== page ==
Thursday, February 2, 2012

My Birthday! - Day One in Nagasaki

We're finally calming down after lots of traveling in January. Over the weekend, we went to Nagasaki on an ITT (Information, Tours, and Travel) trip through the base. It was about a seven-hour trip by bus but they showed movies and I am pretty talented at falling asleep anywhere, anytime. 

One very unexpected highlight was that a lady sitting behind me recognized me from this blog! How thrilling! Hi, Melinda!

People unfamiliar with Japan's geography (me) might find it interesting that Japan is comprised of a few very large islands. We live on the biggest one - Honshu - and we were traveling south to Kyushu.

A mom and baby looking over the bridge to Kyushu at a rest stop.

Our Iwakuni bus and a hotel with a fun graphic behind it.
Our first stop on the trip was to see the Nagasaki Peace Park and Museum. As most people know from history class, America bombed both Hiroshima and Nagasaki in 1945 with atomic bombs. This led to the end of the war with Japan, saving countless American lives, but these bombs devastated entire cities leaving almost no survivors at all. The stories we read in the Peace Museum were incredibly moving and brought many ethics debates into question. The most emotional artifact I saw was a clock that must have been in a basement because it had not caught on fire or simply melted from the heat of the blast. 

Image from this site
I think it symbolizes how time and life as Japanese knew it stopped and could never be the same again. There were other artifacts like a helmet with skull matter in it, melted glass bottles, Christian church remains, and more that were also horrifying to see and think about. 

Standing in the Peace Park with Peace Statue. The statue's right hand points to the threat of nuclear weapons while the extended left hand symbolizes eternal peace.

All in all, very informative, guilt-inducing, and not a great way to begin celebrating a birthday. 

So, the bus finally took us to our rooms at the Comfort Hotel Nagasaki. *Quick review: Tiny room with a hard bed and even tinier bathroom. Clean, comfortable, within walking distance to the train station even with luggage.*

We changed out of our bus clothes and got ready to hit the town for the Chinese New Year festival in Chinatown. Since I can't read Chinese, I told Joe it was for my birthday party. 

Much better! Chinatown is looking festive for my birthday!

Very pretty paper lanterns!

My favorite dude at the entrance to Chinatown
I love these lanterns!

We tried some steak on a stick, yum

Stacks of slightly sweetened pretzel-like treats
Possibly zero sugar in this steamed marble cake

Nice lanterns under the tent

Welcome to the year of the dragon!

Nice light display made of ramen spoons

Disgusting display of pig heads with candle sticks everywhere. Perhaps a sign of thanks for all the pork belly sandwiches being sold?
I love these lanterns!

Traditional dragon dance

A dragon dance in the festival square!

Festive panda: fun for kids, disconcerting for me and Joe.
A quick zoom around the square:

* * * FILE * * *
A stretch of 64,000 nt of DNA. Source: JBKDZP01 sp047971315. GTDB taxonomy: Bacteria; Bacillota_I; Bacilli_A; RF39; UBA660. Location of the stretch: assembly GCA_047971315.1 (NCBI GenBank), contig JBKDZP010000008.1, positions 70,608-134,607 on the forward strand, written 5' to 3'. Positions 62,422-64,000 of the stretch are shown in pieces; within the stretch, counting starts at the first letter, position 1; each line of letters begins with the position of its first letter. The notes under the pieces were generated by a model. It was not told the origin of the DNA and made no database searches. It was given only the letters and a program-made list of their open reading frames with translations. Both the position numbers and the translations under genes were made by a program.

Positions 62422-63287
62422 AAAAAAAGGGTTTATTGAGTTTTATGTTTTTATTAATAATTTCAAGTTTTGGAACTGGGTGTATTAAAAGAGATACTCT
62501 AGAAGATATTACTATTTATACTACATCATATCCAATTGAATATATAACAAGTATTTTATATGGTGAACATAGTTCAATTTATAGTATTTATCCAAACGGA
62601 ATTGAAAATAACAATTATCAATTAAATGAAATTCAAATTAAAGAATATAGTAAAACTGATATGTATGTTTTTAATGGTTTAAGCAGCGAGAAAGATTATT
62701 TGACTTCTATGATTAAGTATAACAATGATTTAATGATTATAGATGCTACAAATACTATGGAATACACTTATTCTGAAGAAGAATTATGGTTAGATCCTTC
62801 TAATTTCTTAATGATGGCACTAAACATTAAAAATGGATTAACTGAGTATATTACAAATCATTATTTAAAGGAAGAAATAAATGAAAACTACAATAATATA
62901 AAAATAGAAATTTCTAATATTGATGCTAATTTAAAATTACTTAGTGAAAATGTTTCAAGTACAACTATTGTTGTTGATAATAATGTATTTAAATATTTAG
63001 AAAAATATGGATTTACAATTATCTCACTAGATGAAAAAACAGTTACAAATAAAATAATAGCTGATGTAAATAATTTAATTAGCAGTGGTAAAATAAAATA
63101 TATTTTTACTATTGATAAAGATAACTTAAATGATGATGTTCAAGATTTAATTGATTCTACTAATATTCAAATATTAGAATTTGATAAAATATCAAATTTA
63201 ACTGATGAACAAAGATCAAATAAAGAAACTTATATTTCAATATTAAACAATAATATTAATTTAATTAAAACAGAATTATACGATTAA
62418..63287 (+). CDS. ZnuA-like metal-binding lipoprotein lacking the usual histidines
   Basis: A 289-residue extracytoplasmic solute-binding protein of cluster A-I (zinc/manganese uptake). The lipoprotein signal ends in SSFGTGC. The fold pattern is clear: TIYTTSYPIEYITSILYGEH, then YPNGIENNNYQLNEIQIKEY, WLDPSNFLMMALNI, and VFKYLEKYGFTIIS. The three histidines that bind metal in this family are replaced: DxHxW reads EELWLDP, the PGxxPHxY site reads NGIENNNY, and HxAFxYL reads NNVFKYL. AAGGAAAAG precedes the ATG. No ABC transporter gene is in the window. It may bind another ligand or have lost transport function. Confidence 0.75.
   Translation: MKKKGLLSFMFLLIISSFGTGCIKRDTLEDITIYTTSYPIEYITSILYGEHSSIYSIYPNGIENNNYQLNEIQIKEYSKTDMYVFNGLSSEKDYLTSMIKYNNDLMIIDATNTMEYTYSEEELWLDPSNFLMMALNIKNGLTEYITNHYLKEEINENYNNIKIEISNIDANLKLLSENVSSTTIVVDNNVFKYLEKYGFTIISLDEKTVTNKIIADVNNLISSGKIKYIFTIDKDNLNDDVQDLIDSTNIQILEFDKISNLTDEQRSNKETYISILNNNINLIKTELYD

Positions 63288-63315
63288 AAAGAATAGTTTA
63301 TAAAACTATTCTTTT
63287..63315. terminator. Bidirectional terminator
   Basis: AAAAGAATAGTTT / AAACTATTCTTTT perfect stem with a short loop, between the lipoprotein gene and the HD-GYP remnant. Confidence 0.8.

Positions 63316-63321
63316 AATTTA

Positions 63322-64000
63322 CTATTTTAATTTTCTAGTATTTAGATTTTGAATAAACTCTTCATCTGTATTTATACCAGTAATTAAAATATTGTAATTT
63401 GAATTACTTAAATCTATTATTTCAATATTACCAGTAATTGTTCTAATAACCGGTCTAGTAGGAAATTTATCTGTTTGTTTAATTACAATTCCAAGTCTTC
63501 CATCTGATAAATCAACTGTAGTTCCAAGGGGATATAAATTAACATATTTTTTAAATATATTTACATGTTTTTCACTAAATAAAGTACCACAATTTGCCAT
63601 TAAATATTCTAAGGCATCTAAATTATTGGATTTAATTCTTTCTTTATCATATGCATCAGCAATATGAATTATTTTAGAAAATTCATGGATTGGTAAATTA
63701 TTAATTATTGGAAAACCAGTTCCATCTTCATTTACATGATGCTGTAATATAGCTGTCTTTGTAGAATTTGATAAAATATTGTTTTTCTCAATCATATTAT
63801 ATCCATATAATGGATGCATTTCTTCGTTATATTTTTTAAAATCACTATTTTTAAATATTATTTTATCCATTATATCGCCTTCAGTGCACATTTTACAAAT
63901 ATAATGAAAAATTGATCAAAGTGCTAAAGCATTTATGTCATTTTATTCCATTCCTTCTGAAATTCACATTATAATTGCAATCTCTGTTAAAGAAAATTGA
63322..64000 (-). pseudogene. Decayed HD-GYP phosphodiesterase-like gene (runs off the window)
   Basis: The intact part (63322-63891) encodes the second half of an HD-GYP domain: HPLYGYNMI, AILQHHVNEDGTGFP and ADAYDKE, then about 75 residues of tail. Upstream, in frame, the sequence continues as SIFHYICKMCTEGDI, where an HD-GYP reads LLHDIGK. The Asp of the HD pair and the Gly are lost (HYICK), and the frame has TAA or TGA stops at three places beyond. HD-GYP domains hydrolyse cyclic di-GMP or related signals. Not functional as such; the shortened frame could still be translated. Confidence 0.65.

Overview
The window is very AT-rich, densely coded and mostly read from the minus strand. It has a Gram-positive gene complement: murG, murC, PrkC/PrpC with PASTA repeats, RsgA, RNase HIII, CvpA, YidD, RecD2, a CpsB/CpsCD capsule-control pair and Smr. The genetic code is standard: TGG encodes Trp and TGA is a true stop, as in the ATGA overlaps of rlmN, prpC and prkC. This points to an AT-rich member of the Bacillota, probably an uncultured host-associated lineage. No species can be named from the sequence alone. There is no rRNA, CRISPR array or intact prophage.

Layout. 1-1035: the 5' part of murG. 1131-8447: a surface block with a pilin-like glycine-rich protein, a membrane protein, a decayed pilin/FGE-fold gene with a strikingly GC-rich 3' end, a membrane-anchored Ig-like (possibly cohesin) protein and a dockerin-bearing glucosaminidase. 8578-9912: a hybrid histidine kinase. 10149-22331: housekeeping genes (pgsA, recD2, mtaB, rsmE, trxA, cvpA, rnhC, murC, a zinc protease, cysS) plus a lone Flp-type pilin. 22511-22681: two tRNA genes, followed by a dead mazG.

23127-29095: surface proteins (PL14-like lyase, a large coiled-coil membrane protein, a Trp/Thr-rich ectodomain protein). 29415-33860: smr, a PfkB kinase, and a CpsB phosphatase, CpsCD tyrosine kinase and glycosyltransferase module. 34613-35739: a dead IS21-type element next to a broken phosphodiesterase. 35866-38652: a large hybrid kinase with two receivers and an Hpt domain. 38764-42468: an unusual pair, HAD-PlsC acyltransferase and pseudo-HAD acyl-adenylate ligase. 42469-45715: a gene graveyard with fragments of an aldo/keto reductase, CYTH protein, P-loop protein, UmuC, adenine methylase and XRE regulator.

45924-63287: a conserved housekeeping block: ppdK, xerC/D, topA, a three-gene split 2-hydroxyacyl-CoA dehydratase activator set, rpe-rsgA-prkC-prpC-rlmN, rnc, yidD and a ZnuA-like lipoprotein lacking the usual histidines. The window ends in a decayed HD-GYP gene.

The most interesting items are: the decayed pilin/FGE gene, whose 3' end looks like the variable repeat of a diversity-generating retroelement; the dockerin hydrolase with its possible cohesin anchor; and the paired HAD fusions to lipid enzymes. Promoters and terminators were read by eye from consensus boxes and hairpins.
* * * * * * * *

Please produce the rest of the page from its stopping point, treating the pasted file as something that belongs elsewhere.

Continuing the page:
Tilt your head to see a lantern
Nagasaki has a rich history as the only port in Japan to allow foreigners to trade. British, Portuguese, and Dutch traders brought bits of culture over as you can see in the next video:

These acrobats were incredibly talented! I kept bracing myself every time this young man would throw a pot in the air.


I loved this Asian Jimmy Kimmel look-alike!

Jimmy Kimmel-san adds more nonsense to balance on top of:

"Oh, I'm just standing on my friend's head, wearing a leotard, doing the splits in the air, and balancing a pot on my head. What are you up to?"

 Putting your one-armed push-up to shame. 

We tried so many crazy Chinese foods (potstickers, pork belly, "bacon" sandwiches, and more) and saw so many great parts of Chinese culture on our trip to Chinatown in Nagasaki! It was very cold but braving the weather was worth it to see all the sights. 

When we got back to the hotel, Joe even surprised me with a bottle of Layer Cake Shiraz since I'm trying to stay away from sugars (even in birthday cakes!). This effort was made so much more special by the fact that you can't just go to a specialty shop for wine in Japan. He brought it all the way from his training exercise in North Carolina! What a sweetheart!


  1. Wow! They really put on a party "for you"! What beautiful, colorful pictures. Thanks for sharing a city of celebrations most of us will never see!

    1. Haha! Just for me, right!? I have a very active imagination. :)

  2. SO HAPPY to finally meet you Heather! I have really enjoyed your blog - it made Iwakuni seem like home before we left the States! I am SO excited for you and your upcoming venture. Please don't hesitate to let me know if you think that there is anything that I can do to help. Let me know if you would like to get together for coffee sometime!(

    1. It was great to meet you too! I'd love to get together sometime. I'll send an email when things quiet down a little over here. Take care!

  3. First, you are famous. Melinda proves it. Second, I love the pics from Chinatown. If I ever get around to blogging about China (I know, I know--I'm slacking) you will see the likeness I am sure. :) Lovin' catching up on your life!